SEATTLE (May. 30)
The largest Jewish congregation in the Pacific Northwest is struggling with the revelation that Seattle’s senior rabbi embezzled funds for at least two decades.
Rabbi Earl Starr, who served Temple De Hirsh Sinai for 31 years, has agreed to give up the title of rabbi emeritus and pay back money he admits to taking.
While Starr makes plans to retire in Arizona, his Reform congregation is trying to understand what this pillar of the community could have been thinking when he asked a foundation to write checks out to him instead of to the synagogue.
The synagogue’s president, Jon Rosen, said the issue first came to light in January after Starr moved into an office outside the synagogue, and a new type of checks arrived.
“Naturally, our staff made an inquiry at the bank,” and found out that such checks had been arriving for at least 20 years, Rosen said.
Starr had made arrangements to have two of each year’s payments made out to both the temple and the rabbi jointly — supposedly “so bookkeeping would be eased,” bank officials told the temple.
Seattle media estimate Starr embezzled $100,000 to $400,000 over the years. No one among the synagogue’s staff or leadership has confirmed the figures, saying only that the amount was “substantial.”
Starr has not been charged with a crime and has agreed to repay the funds, according to Rosen.
Friends and supporters have come forward to say that Starr used the funds to help people in the community. Starr has denied interview requests.
“We were hoping that there would be a satisfactory explanation,” Rosen said, adding that only Starr could provide an answer.
Starr has been a leader in the community on issues of homelessness, interfaith relations and human rights. As a young rabbi in Philadelphia, he marched with Martin Luther King Jr. in Washington.
Starr is known throughout the region as an outstanding speaker and teacher. Congregants sought him out to officiate at life-cycle events even after the temple hired three popular new rabbis last year.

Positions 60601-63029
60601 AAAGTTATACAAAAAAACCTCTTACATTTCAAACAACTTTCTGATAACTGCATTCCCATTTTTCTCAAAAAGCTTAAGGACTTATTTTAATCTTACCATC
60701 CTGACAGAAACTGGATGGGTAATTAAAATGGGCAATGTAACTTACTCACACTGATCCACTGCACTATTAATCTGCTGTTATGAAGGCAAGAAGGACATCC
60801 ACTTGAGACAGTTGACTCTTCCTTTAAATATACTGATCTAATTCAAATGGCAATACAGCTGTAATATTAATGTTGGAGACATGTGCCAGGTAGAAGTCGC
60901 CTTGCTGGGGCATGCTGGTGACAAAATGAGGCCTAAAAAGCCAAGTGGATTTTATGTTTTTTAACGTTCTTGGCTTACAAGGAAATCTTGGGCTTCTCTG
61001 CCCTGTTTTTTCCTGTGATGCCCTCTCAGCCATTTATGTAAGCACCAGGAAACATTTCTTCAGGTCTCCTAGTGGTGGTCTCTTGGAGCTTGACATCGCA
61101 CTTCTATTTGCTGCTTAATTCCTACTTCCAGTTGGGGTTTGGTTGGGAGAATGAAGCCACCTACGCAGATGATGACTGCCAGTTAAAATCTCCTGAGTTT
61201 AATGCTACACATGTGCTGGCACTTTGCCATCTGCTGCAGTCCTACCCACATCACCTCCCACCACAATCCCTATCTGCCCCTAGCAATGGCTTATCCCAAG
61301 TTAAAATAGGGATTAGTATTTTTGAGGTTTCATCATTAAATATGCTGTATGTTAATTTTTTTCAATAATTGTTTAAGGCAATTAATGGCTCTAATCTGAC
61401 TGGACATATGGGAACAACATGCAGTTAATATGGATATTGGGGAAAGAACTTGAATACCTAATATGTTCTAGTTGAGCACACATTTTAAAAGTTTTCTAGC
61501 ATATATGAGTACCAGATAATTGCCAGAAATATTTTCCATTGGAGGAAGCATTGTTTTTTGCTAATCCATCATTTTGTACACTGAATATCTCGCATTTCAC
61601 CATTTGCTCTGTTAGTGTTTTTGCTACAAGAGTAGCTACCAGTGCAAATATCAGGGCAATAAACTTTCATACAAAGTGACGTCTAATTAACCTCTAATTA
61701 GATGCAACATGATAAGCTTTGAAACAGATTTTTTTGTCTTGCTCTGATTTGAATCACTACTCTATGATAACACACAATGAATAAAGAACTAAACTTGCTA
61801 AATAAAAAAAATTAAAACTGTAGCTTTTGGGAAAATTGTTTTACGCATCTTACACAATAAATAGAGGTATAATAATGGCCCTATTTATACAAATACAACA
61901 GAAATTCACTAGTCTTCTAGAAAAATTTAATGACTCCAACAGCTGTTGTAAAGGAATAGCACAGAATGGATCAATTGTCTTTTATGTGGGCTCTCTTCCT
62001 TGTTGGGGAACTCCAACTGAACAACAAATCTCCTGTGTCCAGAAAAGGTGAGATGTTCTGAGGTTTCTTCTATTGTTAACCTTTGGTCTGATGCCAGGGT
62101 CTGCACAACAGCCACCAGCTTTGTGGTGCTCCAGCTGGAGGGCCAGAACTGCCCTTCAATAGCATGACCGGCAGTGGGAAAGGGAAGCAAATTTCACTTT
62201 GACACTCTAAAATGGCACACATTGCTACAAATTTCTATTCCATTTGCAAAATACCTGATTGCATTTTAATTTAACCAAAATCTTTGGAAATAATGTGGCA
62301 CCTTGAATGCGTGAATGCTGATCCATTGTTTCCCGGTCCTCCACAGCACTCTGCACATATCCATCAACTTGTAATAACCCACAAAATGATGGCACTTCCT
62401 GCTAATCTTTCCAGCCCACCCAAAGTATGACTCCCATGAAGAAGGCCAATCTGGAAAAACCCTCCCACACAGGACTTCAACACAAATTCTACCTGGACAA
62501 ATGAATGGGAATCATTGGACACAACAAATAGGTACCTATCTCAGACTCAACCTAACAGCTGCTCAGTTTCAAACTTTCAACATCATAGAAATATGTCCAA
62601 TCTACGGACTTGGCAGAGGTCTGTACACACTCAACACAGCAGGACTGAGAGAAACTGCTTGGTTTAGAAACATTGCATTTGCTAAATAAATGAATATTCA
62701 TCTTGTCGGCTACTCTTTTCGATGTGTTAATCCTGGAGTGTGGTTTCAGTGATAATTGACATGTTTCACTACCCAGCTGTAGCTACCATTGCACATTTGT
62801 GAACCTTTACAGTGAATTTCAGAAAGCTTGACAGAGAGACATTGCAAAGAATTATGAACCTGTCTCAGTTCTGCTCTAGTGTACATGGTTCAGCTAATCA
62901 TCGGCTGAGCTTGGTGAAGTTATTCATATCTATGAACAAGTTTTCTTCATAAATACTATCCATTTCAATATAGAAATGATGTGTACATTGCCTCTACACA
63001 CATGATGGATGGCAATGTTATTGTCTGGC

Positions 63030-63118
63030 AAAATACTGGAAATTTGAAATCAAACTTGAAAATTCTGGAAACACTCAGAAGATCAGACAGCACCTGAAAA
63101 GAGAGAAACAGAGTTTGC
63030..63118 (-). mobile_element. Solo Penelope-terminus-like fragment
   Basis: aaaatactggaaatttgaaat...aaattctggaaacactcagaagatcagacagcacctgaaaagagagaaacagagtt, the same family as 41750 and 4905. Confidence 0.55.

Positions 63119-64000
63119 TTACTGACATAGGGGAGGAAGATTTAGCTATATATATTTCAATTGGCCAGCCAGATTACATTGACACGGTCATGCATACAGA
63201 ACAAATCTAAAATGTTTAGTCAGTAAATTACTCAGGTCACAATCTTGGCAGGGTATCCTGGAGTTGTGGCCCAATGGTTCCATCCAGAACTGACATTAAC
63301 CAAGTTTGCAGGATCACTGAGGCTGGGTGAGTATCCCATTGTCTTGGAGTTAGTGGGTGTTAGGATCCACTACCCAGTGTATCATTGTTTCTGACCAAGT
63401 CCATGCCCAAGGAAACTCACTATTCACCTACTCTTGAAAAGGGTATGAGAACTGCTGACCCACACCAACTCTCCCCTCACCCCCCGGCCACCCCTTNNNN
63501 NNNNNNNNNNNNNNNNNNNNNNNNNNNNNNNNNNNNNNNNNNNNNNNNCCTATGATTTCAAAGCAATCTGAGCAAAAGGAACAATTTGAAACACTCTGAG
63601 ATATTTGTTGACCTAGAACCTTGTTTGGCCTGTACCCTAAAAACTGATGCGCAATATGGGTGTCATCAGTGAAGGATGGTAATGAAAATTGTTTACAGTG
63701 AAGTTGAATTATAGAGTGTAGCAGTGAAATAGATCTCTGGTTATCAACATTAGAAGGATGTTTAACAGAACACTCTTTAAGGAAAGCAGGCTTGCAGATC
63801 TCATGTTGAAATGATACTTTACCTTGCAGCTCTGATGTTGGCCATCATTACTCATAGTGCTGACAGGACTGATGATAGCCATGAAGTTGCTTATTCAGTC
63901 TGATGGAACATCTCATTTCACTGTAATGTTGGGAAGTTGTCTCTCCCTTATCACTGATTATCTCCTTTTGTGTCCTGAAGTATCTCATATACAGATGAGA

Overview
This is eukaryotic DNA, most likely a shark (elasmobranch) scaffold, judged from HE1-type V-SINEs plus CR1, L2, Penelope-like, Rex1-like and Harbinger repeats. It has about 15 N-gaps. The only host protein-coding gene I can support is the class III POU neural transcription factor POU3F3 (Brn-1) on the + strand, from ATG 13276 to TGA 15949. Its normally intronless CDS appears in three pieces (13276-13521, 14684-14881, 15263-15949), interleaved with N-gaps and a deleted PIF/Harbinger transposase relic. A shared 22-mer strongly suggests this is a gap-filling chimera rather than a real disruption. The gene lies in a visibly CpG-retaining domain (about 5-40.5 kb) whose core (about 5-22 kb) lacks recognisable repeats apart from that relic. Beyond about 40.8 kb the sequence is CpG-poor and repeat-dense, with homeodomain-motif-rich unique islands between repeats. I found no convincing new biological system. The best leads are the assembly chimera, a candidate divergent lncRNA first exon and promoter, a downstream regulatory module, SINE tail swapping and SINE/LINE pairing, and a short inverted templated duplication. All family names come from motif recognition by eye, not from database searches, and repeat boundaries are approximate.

The synagogue’s board of directors decided to share the story with its 1,400-family membership in a letter a few days before the congregation’s annual meeting last week.
“The first inclination when you get this information is to want to hide it,” Rosen admits, but the board didn’t even consider the possibility.
“In today’s world, there’s little doubt that the information is going to get out — whether it gets out in little leaks or innuendoes or gets out in one big gush, but we felt it would happen,” Rosen said.
Rosen, an attorney specializing in employment issues, said the board also knew it had a fiduciary responsibility to its membership.
“We felt it was imperative that people have confidence with the accounting systems of the synagogue and of all synagogues,” he said. He added, however, that some board members teased him that he would do anything to encourage synagogue attendance.
Response at and since the annual meeting has been mixed, Rosen said, with some members of the congregation wishing the board had kept the information under wraps.
“It was very sad; it was not an easy decision. For some people it was just crushing,” Rosen said. “We’ve all been going through a grieving process, but the board is at a different stage than people who were hearing about it for the first time.”
“The board has nothing to be ashamed of,” Rosen added. “We didn’t do anything. All we’re doing is reporting finances.”
Rabbi Jonathan Singer of another Seattle Reform congregation, Temple Beth Am, said he agreed with the way Temple De Hirsch Sinai handled the issue.
“I’ve heard other people say they should have kept this behind closed doors. I’m not sure how synagogues and institutions can act as ethical examples if they don’t discuss the mistakes along with the successes,” Singer said. “If the sense is that the synagogue is always solving things in a back room then it’s not a place that people will trust and see as a spiritual home that they can go to, because the foundation doesn’t rest on the teachings in the ark.”
Rosen said he was surprised at how quickly the story made the local media, but was not upset that they ran with it.
“It’s not Jewish to be hiding,” he said.
Ironically, the temple board spent some time this year studying Jewish texts on ethics.
“It is clear that the Talmud says you don’t do more than is necessary — you don’t forgive or ignore the act, but you don’t do anything to make it worse,” Rosen said.
Rosen, who has been on the synagogue board for nearly a dozen years and has been president since last July, said the panel has dealt with significant issues before.
“But they all pale in comparison to the shock and the pain and sadness that everyone is feeling here,” he said.